Magicians, comedians, people who disturb our comfortable interpretation of the world…” These are among the influences Briggs cites and they seem apt indeed: you have to pay close attention to the artist’s tricks to figure out what’s happening: did you miss his mother’s well-hidden body in Portal? Or his father’s ever so discrete presence in Into the Black?
Each of Briggs’ photographs is set up as a stage, with the players (most often his mother and his father) miming unsettling thoughts and hinting at unresolved domestic tensions.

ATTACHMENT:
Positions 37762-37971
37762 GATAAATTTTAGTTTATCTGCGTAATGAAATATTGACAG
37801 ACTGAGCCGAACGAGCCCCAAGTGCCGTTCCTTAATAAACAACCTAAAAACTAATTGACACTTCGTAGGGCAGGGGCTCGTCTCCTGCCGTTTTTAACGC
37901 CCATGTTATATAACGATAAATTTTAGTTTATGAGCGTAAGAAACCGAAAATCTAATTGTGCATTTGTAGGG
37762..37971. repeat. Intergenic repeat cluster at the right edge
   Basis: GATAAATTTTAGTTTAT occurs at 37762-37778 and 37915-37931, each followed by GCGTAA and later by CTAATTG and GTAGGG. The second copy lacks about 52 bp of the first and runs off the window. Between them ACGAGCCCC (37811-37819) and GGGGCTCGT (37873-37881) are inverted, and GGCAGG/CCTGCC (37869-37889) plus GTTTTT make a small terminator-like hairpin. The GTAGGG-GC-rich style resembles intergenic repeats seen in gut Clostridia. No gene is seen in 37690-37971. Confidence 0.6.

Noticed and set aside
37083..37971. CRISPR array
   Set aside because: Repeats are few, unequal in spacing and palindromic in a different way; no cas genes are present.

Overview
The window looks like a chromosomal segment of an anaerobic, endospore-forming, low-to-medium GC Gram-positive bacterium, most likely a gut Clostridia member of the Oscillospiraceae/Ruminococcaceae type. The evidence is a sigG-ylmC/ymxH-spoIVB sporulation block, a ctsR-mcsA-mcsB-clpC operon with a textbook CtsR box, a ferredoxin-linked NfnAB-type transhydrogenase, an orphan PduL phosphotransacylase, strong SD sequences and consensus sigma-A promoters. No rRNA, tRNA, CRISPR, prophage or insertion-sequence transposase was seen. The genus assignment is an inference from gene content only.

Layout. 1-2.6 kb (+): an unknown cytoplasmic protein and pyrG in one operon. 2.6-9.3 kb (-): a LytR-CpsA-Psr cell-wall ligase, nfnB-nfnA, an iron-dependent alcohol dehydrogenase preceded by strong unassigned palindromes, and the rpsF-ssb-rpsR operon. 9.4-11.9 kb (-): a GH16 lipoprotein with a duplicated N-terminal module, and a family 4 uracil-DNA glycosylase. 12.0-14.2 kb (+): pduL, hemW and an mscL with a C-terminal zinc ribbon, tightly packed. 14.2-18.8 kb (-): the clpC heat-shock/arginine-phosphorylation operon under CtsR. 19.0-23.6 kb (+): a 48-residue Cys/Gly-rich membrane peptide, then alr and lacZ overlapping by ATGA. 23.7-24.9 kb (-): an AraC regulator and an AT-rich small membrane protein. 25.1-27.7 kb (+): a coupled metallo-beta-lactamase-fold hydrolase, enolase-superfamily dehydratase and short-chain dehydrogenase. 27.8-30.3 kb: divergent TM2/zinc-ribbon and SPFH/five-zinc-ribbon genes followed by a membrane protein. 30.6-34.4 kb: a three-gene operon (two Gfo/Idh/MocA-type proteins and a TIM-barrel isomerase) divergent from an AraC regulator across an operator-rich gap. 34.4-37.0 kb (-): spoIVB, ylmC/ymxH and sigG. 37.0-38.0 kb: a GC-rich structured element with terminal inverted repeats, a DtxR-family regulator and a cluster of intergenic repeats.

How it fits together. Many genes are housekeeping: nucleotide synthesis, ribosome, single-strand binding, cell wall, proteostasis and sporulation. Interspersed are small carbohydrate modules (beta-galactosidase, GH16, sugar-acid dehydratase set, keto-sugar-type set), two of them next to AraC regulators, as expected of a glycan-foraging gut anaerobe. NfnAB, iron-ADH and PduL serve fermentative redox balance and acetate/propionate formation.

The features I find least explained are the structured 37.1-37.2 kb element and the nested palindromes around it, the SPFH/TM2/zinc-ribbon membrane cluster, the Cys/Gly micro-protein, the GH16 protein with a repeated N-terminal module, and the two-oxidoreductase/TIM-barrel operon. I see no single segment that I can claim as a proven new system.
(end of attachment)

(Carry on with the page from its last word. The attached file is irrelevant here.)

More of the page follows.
Briggs prefers flirtation with the unsaid rather than confrontation, but the one-act plays do contain an element of revenge, or at least the suggestion that there are old scores to settle.
The Briggs family album, to which the artist often has recourse, is both a curse and a blessing: it certainly recalls momentary joys of childhood, but it also reminds Briggs of the role he was obliged to play in the ‘performances’ directed by his father. Now Briggs-the-artist has the upper hand, proving Wordsworth’s famous observation, “the child is the father of the man.”
Text by William A Ewing